Most of what your mind will offer you when the doubts start to kick in about freelancing are based on what you’ve heard from other people.
Or (more likely) what you’ve read online.
The problem I have with most of what I read about the ‘realities’ of becoming a freelancer is that the downsides are often overstated, deeply depressing and completely off-putting if taken at face value.
I’m not suggesting the realities these people feel compelled to comment on do not exist – or even that they’re not valid in some cases. I just don’t much like the reaction they provoke in the talented, hardworking folk that are scared off from learning how to build a fulfilling freelancing life they may have been perfectly suited to.
Many that could make a success of their work and their lives by freelancing gradually decide not to pursue it because of the perceived risks involved.
Interestingly, people rarely balance the argument by putting forth the ‘harsh realities’ of people stewing in their own contempt in a full-time day job their entire lives.
So in the interests of balance…
Freelancing scare tactic #1:
You have to have the self-motivation of an angry mule to be a successful freelancer
Yes, you have to be self-disciplined at times and conjure up elements of self-motivation to get the work done, but no more than the average day job worker has to conjure up to get out of bed each morning and sit at their desks for eight to nine hours a day.
The scaremongers (for whatever reason) make out that if you had nobody to answer to but yourself you’d spiral into a dangerous world where you’d never see the light of day, nor complete any of the work you’ve toiled so hard to go out and get.
In fact as a freelancer you do have people to answer to – your clients – it’s just they don’t breathe down your neck all day, telling you what to wear and what time to take your lunch. As long as you regularly pitch for work, complete it to a high standard and deliver it on time, you don’t have to be any more self-disciplined than your average (non-lazy) full-time worker.
Contrary to popular belief, freelancing doesn’t mean you’re constantly testing the boundaries of your self-discipline and struggling daily to become motivated, you’re just getting on with the job – just like everybody else.
Freelancing scare tactic #2:
“Don’t Quit Your Day Job”
If there’s a phrase in the English language that annoys me the most (when said without irony) it is this: “Don’t quit your day job.” I feel like saying to the (perhaps well-meaning) individuals that utter this to me, “No, you don’t quit your day job – I’m making money in other, more satisfying and lucrative ways now.”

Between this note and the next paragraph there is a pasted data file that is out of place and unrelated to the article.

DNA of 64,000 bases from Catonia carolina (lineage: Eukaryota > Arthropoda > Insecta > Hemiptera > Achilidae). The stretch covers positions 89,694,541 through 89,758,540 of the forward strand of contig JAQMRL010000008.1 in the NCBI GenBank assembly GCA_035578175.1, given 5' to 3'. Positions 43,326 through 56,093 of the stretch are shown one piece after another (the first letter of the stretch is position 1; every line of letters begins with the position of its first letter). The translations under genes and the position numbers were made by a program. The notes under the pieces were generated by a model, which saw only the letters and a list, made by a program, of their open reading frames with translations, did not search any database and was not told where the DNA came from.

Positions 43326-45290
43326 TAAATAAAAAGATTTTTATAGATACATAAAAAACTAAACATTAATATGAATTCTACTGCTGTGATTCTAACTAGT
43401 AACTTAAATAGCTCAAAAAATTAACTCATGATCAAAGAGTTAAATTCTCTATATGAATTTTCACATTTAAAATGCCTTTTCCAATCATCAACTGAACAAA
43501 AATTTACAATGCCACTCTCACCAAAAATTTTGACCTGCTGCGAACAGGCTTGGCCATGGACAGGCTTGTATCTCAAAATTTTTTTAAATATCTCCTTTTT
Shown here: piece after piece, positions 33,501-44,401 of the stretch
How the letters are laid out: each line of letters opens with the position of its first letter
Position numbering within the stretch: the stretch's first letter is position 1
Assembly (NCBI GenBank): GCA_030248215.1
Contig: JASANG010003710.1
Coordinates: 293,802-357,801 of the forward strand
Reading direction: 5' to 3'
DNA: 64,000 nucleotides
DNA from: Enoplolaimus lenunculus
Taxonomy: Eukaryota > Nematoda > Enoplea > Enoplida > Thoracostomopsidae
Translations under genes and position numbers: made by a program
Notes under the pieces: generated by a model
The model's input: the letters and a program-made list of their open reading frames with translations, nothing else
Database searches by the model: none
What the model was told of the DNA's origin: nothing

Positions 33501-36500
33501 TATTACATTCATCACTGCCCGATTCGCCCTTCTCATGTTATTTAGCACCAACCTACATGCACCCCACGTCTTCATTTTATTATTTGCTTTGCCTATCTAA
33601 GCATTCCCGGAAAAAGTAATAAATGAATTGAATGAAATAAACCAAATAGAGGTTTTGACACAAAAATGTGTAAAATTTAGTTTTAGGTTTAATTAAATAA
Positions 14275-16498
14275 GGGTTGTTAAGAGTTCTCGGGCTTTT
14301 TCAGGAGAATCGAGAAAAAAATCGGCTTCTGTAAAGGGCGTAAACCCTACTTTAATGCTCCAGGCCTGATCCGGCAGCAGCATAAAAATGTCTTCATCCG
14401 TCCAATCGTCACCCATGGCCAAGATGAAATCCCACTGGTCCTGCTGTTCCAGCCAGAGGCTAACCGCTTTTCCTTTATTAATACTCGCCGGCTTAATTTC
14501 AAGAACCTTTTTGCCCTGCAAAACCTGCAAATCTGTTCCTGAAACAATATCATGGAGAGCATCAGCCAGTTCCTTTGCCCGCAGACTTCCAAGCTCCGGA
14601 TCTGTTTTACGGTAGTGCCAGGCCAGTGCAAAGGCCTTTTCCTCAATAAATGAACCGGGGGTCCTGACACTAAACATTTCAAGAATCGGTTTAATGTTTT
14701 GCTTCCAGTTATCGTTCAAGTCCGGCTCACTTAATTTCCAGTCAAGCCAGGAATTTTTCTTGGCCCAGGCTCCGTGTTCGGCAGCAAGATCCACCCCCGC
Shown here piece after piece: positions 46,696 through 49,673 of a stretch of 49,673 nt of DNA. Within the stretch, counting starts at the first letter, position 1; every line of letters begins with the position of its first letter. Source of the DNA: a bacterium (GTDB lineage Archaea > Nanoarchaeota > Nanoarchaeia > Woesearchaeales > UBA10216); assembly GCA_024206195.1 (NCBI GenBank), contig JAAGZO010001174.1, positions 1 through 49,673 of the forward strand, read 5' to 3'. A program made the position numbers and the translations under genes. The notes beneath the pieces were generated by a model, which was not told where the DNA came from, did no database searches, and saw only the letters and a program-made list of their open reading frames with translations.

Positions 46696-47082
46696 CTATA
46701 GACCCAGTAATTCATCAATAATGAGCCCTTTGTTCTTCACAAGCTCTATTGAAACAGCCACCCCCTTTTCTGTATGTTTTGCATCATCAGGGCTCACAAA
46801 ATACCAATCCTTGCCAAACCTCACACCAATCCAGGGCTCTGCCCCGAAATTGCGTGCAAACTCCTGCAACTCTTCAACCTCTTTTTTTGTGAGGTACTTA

Some people wish to stay in their day jobs alongside their freelancing endeavours and this truly works for them, but many others are only there because they’re too scared not to be.
Of course it would be unwise to immediately quit your job before you’ve built any freelancing foundations, but does this really need to be laboriously pointed out?
People should give those who express the courage and commitment to become freelancers the credit they deserve.
Yes, it takes time to build a reputation and therefore it takes time to build a full-time income – but you knew that already, didn’t you?
Freelancing scare tactic #3:
In this economic climate it’s risky to be a freelancer
In this economic climate it’s risky to rely on just one source of income for your entire living costs and financial future. In this economic climate it’s far riskier to rely on anybody but yourself to provide you with an income.
As a freelancer, if a particular client drops you, you can find other clients. If you need more money for an unexpected expense, you can offer another service to existing clients or look for extra opportunities on freelancing sites.
The bottom line is this: Implementing different income streams is a far less risky option in this, or any other, economic climate.
If you want to go freelancing full-time you can make good money from it if you’re smart and learn how to get good clients that pay well. To be a freelancer means to market yourself and your services and always be on the lookout for opportunities.
Your mind (and sometimes the people around you) will make you doubt your abilities at times but if you do the work well and on time you’ll slowly build a reputation and the hard work will pay off.
Then you’ll never have to worry about all the scary things you once read about freelancing that very nearly put you off this incredibly rewarding way of living and working.
>> If you think this life is for you, get pitching templates and step-by-step instructions on how to earn a living from freelance writing online in the Complete Freelance Writing Online Course: Beginner to Pro.
photo credit: nvk via Express Monorail via photopin cc